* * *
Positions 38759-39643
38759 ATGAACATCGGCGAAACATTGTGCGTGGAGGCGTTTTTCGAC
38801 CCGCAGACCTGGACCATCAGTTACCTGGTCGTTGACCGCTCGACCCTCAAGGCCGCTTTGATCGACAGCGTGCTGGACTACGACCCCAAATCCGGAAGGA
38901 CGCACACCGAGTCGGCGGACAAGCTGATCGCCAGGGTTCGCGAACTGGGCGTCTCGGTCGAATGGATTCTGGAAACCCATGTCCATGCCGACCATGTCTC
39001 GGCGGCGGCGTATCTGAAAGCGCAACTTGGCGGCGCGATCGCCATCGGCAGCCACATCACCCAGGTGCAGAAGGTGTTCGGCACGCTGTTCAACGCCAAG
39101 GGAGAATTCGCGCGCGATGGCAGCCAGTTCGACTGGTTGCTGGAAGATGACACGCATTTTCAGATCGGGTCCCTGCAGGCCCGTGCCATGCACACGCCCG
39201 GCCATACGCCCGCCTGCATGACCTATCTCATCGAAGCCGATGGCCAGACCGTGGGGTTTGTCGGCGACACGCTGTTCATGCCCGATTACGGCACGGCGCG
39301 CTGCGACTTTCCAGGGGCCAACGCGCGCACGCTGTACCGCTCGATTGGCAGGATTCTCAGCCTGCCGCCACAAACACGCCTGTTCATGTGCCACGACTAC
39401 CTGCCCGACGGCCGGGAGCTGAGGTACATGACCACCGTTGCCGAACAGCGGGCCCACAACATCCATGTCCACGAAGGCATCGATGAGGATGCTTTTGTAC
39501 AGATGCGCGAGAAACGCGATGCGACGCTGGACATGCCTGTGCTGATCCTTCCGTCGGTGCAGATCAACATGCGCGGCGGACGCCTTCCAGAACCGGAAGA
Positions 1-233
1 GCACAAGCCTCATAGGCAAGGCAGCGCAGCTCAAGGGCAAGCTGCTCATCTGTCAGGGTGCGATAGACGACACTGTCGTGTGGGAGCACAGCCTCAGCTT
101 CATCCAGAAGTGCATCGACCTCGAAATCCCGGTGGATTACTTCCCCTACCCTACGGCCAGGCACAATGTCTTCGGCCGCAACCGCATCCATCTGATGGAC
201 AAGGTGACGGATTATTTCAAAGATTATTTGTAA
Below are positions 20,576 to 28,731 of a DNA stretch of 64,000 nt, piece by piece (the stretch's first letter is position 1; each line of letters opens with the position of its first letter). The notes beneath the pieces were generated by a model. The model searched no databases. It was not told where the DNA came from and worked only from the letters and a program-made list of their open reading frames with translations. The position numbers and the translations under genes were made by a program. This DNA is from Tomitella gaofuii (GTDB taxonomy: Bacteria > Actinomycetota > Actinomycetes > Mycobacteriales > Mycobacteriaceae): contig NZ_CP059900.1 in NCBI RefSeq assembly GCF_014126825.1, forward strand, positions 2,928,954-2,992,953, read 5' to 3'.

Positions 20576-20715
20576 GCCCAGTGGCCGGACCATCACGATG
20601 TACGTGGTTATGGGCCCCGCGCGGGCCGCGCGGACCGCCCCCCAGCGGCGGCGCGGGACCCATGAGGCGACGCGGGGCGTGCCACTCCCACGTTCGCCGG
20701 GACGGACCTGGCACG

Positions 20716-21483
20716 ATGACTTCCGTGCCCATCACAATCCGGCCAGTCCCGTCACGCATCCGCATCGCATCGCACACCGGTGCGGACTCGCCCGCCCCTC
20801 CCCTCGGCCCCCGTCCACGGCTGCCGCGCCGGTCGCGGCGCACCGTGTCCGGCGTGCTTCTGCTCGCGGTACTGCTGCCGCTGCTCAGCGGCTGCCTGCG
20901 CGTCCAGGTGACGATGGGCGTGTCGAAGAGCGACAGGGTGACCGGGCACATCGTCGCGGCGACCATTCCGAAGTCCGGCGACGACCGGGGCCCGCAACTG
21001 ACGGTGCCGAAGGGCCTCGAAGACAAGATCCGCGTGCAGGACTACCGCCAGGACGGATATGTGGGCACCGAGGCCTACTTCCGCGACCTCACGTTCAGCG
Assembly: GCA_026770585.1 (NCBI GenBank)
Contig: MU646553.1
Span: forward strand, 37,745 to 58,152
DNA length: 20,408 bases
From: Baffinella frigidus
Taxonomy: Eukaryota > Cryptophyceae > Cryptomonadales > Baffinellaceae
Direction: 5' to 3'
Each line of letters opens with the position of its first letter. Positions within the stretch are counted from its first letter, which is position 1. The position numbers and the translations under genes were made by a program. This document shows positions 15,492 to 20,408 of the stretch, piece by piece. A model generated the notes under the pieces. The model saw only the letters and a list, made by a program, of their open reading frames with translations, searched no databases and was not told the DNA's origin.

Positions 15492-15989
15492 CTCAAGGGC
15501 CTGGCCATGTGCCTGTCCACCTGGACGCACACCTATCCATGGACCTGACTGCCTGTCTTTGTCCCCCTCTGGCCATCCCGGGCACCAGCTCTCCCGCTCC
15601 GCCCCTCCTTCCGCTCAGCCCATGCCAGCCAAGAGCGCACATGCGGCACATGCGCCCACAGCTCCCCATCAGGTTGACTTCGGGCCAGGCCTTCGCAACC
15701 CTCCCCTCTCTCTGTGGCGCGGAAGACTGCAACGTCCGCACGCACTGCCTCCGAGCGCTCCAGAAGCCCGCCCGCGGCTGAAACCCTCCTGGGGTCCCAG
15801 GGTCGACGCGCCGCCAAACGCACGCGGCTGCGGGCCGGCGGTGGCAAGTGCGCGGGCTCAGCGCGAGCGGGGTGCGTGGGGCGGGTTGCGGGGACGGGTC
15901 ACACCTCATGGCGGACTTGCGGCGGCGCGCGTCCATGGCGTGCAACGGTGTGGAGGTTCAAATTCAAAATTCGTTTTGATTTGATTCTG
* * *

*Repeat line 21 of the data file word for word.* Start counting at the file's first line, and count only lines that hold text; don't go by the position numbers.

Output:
20716 ATGACTTCCGTGCCCATCACAATCCGGCCAGTCCCGTCACGCATCCGCATCGCATCGCACACCGGTGCGGACTCGCCCGCCCCTC